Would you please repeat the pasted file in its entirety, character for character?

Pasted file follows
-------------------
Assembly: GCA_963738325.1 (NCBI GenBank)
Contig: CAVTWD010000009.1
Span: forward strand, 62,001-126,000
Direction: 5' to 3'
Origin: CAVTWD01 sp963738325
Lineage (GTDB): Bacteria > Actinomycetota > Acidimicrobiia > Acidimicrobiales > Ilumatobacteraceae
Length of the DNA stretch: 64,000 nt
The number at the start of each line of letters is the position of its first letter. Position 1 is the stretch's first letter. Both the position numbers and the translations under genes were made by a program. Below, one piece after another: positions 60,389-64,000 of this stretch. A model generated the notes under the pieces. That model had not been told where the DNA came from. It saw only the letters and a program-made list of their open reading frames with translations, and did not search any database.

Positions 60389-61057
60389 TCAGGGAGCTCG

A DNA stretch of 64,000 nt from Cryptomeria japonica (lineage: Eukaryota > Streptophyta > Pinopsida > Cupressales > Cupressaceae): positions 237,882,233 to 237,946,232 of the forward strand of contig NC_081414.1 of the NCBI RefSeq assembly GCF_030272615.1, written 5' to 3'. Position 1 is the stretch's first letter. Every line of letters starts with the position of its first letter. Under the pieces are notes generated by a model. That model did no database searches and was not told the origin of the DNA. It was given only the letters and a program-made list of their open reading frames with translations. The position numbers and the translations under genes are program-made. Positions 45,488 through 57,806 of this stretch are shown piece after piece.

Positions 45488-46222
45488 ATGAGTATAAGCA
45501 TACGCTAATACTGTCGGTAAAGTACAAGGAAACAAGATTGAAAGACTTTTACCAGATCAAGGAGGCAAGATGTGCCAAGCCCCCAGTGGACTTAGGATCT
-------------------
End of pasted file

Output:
Assembly: GCA_963738325.1 (NCBI GenBank)
Contig: CAVTWD010000009.1
Span: forward strand, 62,001-126,000
Direction: 5' to 3'
Origin: CAVTWD01 sp963738325
Lineage (GTDB): Bacteria > Actinomycetota > Acidimicrobiia > Acidimicrobiales > Ilumatobacteraceae
Length of the DNA stretch: 64,000 nt
The number at the start of each line of letters is the position of its first letter. Position 1 is the stretch's first letter. Both the position numbers and the translations under genes were made by a program. Below, one piece after another: positions 60,389-64,000 of this stretch. A model generated the notes under the pieces. That model had not been told where the DNA came from. It saw only the letters and a program-made list of their open reading frames with translations, and did not search any database.

Positions 60389-61057
60389 TCAGGGAGCTCG

A DNA stretch of 64,000 nt from Cryptomeria japonica (lineage: Eukaryota > Streptophyta > Pinopsida > Cupressales > Cupressaceae): positions 237,882,233 to 237,946,232 of the forward strand of contig NC_081414.1 of the NCBI RefSeq assembly GCF_030272615.1, written 5' to 3'. Position 1 is the stretch's first letter. Every line of letters starts with the position of its first letter. Under the pieces are notes generated by a model. That model did no database searches and was not told the origin of the DNA. It was given only the letters and a program-made list of their open reading frames with translations. The position numbers and the translations under genes are program-made. Positions 45,488 through 57,806 of this stretch are shown piece after piece.

Positions 45488-46222
45488 ATGAGTATAAGCA
45501 TACGCTAATACTGTCGGTAAAGTACAAGGAAACAAGATTGAAAGACTTTTACCAGATCAAGGAGGCAAGATGTGCCAAGCCCCCAGTGGACTTAGGATCT